I haven’t been a fan of Brian Hurtt’s for very long. I first heard of his work thanks to a Trade Waiter article here on this site (Thanks for the recommendation, Drew), mentally made a note to check it out some time, and then along came the first volume of “The Sixth Gun” in an over-sized hardcover. Let me tell you, seeing his art for the first time in that book really made an impression. That’s the size The Sixth Gun should be read at!
What I love most about Hurtt, and what makes him so perfect for “The Sixth Gun,” is his grand sense of occasion. He does these short, wide panels on double-page spreads that feel cinematic to me, like a long, slow pan. Perfect for a western. (Given the relatively narrow width of our columns here on Multiversity Comics, those panels are difficult to show off here. There’s a couple at near the end, but you’ll need to click on them to really appreciate them.) In “The Sixth Gun” #6, there’s almost one on every double page.
Hurtt’s sense of pacing is showcased beautifully in “The Sixth Gun” #21. Just look at this page. You can feel the realisation of just how desperate Becky and Drake’s situation is as we pull back over the last three panels. These slower moments in his action scenes make for excellent punctuation, and the wider panels give a remarkable sense of space. Hurtt’s work is perfectly suited to grand adventure.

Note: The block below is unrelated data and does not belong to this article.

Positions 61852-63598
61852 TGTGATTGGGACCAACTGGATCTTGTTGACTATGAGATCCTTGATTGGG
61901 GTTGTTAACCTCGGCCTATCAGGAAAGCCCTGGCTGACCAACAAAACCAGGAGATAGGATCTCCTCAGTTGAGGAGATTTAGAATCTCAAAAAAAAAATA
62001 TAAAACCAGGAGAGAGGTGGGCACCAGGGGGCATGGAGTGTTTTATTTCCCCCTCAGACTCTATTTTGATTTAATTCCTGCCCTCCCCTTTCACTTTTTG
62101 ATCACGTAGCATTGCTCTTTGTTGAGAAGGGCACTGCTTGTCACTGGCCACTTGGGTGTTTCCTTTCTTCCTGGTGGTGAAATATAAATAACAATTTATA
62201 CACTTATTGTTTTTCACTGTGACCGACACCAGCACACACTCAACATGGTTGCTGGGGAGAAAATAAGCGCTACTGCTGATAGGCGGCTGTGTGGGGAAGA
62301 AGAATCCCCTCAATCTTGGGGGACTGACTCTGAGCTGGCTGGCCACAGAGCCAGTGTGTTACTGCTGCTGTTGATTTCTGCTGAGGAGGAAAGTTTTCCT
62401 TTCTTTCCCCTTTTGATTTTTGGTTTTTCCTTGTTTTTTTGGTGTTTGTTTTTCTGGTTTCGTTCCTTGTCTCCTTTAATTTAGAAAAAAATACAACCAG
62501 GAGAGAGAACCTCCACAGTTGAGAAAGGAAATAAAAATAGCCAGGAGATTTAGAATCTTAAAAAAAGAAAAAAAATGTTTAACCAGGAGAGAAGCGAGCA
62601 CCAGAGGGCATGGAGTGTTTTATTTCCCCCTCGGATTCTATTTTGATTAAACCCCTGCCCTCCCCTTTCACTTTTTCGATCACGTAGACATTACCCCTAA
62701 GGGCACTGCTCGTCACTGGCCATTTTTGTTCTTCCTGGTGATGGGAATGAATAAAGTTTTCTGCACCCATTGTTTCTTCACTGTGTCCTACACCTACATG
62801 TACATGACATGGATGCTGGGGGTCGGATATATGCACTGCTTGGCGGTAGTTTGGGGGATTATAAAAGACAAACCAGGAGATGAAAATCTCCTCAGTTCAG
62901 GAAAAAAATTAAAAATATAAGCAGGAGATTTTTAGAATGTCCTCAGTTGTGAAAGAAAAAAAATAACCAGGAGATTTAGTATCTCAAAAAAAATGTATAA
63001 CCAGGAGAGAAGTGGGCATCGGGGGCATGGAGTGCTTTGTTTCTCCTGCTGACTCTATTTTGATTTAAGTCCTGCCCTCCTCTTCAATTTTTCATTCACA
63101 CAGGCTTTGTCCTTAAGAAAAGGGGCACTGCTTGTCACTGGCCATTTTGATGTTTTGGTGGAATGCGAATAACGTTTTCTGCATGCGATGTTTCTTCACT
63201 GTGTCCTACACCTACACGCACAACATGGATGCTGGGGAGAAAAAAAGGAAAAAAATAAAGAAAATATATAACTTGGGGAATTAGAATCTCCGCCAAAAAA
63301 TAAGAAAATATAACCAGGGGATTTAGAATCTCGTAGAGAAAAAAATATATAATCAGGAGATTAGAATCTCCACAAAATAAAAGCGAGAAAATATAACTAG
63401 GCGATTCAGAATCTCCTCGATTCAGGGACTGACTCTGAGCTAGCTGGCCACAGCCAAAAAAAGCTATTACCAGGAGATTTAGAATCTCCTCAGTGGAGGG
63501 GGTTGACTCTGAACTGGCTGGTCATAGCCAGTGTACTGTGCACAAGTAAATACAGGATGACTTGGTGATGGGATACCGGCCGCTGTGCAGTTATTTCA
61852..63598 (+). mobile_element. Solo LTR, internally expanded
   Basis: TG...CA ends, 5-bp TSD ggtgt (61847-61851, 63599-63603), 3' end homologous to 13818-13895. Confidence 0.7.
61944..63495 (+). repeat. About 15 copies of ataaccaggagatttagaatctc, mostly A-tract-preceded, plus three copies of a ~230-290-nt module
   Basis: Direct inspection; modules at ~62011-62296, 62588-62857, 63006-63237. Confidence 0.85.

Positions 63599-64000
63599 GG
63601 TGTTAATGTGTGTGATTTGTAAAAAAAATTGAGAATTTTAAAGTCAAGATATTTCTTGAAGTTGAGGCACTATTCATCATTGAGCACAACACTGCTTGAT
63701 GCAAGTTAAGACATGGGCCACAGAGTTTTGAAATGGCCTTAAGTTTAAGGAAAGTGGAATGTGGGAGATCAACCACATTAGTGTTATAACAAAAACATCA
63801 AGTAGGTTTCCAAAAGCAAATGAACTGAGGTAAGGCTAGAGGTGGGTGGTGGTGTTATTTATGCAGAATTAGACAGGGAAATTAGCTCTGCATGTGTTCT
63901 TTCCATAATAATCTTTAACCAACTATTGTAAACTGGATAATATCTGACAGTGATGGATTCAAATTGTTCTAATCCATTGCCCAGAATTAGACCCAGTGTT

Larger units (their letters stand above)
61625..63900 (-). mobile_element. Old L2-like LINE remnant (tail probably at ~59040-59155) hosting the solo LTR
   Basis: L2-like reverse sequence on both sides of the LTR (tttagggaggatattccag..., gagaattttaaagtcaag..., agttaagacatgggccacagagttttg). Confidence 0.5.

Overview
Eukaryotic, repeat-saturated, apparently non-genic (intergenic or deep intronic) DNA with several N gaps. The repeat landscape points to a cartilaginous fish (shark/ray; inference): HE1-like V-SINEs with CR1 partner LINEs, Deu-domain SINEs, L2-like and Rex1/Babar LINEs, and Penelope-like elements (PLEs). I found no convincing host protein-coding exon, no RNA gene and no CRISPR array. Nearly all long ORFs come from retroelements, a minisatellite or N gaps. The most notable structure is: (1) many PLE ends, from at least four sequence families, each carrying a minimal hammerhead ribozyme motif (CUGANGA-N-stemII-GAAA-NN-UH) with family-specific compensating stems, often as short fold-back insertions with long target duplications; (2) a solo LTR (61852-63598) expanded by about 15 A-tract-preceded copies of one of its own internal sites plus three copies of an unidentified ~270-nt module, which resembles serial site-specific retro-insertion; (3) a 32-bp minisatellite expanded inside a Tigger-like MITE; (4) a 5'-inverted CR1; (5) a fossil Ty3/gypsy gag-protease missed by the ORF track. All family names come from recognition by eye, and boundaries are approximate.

I love this cover. It’s reminiscent of one of my favourite Tintin covers.
Stompin’ Some Nazis. Indy and the Rocketeer. That’d be a hell of thing.
Extract from “The Sixth Gun” #6, pages 2 and 3. (Click for a larger version)
Extract from “The Sixth Gun” #30, pages 6 and 7. (Click for a larger version)
Extract from “The Sixth Gun” #38, page 1. A powerful way to foreshadow the death of half of the characters.